Where Does He Get Those Wonderful Toys?
In the first of what I hope could have the potential to be a nice series of posts I would like to take questions asked of me through email and answer them publicly here on 50ft. Sometimes I am asked things that I feel could benefit others and figured now is as good of time as any to give it a shot. In the future I hope to continue to answer questions like this so others can benefit from any advice given as well. The question asked is as follows:
“Hi John, Would it be possible for you to list the settings you used to take your fantastic images? I’m a medium grade photographer and I always enjoy learning how experts achieve their effects. Example: AV mode, 100 ISO, F16, 1/500”
I have long been asked about the technical side of my photography and aside from the occasional private answer through emails I have stayed pretty reserved about it over the years. Not particularly because I have any grand secrets I am hiding, quite the opposite in fact. I like to keep things as simple as I can manage in the process of shooting. This and the web seems so crowded when it comes to people offering photography advice, I simply choose to distance myself from that kind of gimmicky writing here on 50ft. As I glance through photography sites from day to day all I ever see are endless tips and tricks or collections of photographs within posts eager to show off that they found the coolest new photographer on the scene. You have to admit this gets tiresome. Books are still the best place for good technical information about shooting and maybe in the future I will gather a few recommendations. In light of the question asked of me today I thought I could touch on the basics of how I shoot for those of you who may be curious.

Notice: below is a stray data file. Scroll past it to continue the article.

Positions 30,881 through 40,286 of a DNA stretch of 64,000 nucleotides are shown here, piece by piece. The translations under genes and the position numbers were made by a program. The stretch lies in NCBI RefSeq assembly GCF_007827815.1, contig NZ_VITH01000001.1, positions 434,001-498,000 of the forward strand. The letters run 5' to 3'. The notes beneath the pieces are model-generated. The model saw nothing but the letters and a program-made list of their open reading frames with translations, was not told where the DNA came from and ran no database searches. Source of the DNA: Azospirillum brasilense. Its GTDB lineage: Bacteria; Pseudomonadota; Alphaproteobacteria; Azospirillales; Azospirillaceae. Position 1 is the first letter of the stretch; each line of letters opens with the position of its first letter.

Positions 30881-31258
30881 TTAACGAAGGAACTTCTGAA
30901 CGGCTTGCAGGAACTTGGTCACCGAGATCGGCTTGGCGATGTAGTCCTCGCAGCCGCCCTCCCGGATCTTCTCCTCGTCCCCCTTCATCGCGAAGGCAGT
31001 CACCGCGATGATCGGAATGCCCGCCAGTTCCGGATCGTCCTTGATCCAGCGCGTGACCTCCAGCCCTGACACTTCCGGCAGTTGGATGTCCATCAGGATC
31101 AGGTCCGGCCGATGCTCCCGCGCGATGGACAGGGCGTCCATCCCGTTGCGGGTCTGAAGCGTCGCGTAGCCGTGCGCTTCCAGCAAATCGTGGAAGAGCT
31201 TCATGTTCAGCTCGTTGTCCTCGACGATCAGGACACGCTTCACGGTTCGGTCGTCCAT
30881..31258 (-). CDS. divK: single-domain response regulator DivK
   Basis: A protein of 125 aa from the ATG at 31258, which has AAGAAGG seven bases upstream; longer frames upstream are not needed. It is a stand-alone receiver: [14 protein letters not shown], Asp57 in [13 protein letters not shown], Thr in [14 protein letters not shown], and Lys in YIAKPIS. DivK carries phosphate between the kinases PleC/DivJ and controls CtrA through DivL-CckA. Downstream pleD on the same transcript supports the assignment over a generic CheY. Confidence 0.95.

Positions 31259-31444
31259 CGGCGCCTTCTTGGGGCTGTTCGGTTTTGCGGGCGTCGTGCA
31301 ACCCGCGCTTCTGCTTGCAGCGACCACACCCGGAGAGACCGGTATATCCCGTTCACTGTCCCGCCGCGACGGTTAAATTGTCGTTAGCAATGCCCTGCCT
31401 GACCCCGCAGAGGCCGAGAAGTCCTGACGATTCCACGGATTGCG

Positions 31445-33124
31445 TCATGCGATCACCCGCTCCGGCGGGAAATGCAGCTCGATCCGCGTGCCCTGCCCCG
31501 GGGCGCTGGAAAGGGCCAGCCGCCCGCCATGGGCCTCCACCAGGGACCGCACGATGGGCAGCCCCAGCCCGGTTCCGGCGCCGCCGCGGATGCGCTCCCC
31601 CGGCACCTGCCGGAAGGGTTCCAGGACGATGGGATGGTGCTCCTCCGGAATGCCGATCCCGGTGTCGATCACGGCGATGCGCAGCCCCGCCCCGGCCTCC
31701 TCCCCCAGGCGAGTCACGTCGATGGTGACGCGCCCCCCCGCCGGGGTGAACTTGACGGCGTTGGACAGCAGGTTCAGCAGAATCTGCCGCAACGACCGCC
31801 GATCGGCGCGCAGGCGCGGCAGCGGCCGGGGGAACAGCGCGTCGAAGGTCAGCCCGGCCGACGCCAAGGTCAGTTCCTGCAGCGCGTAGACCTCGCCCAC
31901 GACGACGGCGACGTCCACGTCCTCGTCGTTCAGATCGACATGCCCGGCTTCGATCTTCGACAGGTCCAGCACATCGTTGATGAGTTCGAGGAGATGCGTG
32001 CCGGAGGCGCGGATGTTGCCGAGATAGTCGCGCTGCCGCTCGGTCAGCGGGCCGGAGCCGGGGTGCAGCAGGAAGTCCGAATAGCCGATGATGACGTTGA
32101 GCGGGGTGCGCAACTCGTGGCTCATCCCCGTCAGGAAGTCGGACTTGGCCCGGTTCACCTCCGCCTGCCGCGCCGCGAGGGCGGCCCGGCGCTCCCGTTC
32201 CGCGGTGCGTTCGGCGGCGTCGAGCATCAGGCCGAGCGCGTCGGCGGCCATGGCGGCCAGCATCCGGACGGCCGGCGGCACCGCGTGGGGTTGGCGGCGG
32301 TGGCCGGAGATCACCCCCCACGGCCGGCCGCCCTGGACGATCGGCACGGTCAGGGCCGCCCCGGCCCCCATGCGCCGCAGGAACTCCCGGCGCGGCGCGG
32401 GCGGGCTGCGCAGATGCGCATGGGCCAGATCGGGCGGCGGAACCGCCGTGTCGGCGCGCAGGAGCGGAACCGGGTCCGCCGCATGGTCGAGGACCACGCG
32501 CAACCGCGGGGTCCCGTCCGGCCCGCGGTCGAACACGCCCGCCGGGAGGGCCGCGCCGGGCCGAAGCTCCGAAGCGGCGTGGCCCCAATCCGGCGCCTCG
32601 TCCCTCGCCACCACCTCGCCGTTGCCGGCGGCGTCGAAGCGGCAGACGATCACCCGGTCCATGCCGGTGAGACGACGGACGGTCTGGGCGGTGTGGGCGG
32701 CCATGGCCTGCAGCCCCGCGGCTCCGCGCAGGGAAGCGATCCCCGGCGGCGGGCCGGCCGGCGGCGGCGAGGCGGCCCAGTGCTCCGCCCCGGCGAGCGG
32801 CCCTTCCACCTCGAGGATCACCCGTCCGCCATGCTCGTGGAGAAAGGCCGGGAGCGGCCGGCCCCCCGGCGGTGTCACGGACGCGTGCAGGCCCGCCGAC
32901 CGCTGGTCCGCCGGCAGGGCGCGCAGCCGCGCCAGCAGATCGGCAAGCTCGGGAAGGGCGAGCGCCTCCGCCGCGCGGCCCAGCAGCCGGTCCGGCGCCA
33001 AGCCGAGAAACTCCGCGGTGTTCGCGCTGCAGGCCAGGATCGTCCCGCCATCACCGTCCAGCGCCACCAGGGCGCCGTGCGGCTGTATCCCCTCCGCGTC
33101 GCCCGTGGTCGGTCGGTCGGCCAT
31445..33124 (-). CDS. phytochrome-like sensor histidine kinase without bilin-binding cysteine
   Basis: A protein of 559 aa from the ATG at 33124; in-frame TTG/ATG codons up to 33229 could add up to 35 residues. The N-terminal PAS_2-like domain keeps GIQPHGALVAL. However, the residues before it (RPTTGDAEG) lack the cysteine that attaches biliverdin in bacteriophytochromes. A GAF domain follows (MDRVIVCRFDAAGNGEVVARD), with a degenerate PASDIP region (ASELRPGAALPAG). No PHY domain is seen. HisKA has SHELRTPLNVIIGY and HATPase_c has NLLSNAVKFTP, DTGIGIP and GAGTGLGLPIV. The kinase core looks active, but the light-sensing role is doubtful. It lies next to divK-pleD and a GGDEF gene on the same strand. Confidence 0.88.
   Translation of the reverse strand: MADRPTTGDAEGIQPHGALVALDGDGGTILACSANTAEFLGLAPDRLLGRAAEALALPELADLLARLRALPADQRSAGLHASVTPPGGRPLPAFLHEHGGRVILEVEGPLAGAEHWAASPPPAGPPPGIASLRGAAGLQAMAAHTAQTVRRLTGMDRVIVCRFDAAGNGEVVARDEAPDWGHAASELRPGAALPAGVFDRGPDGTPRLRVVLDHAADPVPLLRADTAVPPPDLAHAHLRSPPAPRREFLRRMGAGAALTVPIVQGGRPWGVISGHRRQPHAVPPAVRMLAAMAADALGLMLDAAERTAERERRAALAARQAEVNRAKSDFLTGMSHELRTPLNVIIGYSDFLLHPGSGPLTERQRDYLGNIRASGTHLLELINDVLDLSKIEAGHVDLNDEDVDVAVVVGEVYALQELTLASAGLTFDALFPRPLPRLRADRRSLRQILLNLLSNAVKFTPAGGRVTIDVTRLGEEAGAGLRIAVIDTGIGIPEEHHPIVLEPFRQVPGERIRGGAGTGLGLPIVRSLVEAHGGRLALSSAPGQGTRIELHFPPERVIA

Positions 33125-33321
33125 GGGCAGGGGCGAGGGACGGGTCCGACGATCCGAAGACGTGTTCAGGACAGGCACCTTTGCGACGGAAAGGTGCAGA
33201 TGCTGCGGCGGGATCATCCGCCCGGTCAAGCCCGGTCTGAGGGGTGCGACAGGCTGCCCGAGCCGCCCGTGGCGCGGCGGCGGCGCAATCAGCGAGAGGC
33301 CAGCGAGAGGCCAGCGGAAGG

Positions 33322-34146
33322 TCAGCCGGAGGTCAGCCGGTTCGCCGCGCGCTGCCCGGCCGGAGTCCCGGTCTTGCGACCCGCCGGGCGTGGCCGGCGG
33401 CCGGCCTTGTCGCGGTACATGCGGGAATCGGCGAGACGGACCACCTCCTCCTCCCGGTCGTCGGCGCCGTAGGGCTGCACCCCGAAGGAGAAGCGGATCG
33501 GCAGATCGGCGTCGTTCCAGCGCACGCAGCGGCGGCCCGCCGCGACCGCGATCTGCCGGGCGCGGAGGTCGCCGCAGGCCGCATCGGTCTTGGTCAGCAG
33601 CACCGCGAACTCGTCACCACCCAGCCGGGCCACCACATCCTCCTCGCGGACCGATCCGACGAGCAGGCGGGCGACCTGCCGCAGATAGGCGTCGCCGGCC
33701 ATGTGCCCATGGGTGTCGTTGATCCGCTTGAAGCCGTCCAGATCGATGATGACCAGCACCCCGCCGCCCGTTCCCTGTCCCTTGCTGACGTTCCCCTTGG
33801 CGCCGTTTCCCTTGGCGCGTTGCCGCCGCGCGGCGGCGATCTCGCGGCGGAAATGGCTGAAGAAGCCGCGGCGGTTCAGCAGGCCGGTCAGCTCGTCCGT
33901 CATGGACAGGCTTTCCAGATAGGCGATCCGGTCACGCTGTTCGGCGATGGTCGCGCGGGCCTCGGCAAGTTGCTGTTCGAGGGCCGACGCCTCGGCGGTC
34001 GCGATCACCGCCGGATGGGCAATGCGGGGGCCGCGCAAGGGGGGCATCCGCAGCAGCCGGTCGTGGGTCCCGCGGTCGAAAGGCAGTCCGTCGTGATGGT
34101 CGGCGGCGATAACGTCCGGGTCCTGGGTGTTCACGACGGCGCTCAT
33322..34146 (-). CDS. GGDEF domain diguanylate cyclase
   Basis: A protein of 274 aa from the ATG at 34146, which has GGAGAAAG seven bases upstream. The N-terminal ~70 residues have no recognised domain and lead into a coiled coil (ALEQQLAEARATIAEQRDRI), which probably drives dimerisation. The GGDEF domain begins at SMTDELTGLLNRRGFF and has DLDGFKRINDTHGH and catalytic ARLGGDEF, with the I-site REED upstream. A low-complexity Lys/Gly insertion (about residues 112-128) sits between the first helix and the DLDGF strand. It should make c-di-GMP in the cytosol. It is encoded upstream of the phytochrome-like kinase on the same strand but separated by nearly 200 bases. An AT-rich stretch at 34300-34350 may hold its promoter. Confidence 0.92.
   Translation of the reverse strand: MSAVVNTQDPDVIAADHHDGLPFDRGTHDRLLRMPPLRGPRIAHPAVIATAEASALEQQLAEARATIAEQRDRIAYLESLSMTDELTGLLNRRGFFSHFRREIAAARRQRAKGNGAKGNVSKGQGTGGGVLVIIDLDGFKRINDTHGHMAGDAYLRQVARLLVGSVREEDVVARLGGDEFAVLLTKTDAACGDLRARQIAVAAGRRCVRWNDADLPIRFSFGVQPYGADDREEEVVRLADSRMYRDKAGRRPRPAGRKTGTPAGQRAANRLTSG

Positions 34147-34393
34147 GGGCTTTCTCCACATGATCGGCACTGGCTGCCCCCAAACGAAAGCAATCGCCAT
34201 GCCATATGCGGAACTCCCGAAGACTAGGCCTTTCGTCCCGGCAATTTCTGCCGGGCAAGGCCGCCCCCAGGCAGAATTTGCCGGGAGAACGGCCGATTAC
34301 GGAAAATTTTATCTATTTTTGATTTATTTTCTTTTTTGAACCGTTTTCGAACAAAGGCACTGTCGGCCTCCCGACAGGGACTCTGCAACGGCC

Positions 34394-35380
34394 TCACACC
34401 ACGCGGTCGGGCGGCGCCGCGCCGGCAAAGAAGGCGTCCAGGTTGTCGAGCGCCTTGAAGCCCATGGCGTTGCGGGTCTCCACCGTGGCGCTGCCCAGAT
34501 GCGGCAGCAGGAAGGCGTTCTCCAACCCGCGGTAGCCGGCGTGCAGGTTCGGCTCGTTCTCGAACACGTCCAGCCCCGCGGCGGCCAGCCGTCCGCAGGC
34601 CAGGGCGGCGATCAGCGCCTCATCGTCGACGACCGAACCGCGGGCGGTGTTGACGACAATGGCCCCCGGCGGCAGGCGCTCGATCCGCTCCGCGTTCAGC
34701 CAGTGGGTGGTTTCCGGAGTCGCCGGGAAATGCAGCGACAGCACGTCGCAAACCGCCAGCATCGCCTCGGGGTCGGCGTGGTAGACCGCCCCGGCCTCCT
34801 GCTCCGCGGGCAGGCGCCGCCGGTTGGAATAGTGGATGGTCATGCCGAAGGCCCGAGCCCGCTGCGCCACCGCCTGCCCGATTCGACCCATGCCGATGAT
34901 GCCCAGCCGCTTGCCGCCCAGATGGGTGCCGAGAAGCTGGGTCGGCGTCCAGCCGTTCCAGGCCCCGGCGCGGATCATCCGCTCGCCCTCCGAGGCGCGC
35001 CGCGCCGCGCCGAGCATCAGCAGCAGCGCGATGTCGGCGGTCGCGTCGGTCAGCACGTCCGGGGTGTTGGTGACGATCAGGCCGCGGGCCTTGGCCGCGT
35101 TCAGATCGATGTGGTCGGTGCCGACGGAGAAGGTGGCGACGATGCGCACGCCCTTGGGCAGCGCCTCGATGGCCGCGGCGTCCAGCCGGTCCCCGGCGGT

When it comes to making photographs, personally, I like to rely as little as possible on post editing work. If I look through images on my camera while out shooting and catch myself thinking, “oh I’ll just brighten that up later” or anything to that effect then I know I am getting lazy and take a moment rethink my approach. In the age of digital shooting laziness has taken a stronghold on photography as a whole. The fact remains that the core principles of photography have not changed since the film days. To get the best possible photograph of a scene you need the best possible negative to work with. Nothing is more essential than getting a good exposure. The ratio of time spent out shooting versus time spent in front of a computer editing should always leave you out in the field more than at home or in the office messing about with post work and the key to achieving this is getting good at making great photographs within the camera.
I feel as though the best place to start is by mentioning the love I have for prime lenses. Combine this with an intimate knowledge of my current digital camera of choice, the original Canon 5D and you now know the secret of my digital photographic work. After a brief interlude using a 24mm f/1.4L and 50mm f/1.2L I am back to using a 35mm 1.4L because it offers me a great balance of being wide enough without being wide to the point of distortion and offers a satisfying range of focus before hitting infinity. This allows me to get in tight enough on a subject for many to mistake the shot for a macro but also wide enough to shoot larger subjects or portraits while still maintaining the simplified look of a shallow depth of field. It is currently the one and only lens I use on my 5D. I would much rather have a film body tucked into the extra space in my camera bag rather than another heavy lens I don’t really need.